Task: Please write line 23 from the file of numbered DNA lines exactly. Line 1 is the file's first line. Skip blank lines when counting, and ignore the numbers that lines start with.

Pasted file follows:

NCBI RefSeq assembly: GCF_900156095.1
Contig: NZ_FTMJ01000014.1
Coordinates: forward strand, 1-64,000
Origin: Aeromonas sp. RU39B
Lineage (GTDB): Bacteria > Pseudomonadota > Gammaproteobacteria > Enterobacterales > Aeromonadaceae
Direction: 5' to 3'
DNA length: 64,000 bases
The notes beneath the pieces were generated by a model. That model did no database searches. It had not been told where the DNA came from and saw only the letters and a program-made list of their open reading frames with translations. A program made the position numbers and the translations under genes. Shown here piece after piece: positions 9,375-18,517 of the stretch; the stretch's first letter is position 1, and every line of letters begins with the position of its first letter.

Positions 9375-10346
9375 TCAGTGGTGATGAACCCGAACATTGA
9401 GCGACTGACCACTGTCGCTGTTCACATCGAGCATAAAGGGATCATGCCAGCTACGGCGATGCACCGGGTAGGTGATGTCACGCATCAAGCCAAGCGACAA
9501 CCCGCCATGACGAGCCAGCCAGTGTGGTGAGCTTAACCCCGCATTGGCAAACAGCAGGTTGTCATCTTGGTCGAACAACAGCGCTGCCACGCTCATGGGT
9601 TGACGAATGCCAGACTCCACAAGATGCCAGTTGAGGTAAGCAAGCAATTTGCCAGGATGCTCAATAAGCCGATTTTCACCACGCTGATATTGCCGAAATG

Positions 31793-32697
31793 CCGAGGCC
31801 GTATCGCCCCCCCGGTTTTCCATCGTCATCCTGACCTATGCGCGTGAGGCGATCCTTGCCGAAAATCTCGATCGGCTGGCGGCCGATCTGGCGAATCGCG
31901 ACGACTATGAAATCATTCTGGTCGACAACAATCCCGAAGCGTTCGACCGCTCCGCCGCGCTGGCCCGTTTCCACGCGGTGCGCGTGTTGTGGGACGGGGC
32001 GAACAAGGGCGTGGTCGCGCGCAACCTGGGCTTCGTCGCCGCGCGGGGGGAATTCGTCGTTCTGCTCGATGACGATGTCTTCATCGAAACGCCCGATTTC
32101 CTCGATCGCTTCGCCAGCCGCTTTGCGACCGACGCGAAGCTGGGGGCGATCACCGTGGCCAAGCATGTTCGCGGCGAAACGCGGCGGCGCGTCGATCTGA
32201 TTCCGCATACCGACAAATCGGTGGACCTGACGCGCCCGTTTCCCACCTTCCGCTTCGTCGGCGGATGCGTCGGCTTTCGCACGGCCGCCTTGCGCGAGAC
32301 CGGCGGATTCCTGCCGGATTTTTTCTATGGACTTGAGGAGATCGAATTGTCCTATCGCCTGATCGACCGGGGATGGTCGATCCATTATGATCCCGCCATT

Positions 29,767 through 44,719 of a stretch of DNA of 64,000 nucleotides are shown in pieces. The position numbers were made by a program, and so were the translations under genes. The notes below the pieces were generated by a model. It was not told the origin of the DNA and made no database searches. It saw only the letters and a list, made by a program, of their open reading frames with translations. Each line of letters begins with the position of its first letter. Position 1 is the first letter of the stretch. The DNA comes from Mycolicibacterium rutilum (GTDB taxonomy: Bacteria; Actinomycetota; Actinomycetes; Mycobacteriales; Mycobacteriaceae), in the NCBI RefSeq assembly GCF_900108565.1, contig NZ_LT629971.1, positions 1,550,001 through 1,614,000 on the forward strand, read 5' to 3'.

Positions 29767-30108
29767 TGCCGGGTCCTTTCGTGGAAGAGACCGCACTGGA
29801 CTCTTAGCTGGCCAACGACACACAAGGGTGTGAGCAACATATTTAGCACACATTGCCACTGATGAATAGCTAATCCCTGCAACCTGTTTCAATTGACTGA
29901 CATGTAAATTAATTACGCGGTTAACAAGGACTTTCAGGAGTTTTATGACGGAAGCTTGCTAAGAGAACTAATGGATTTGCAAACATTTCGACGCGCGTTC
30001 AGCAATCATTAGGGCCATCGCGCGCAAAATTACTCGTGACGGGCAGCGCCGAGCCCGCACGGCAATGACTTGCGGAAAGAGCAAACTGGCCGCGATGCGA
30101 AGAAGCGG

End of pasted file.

Positions 29767-30108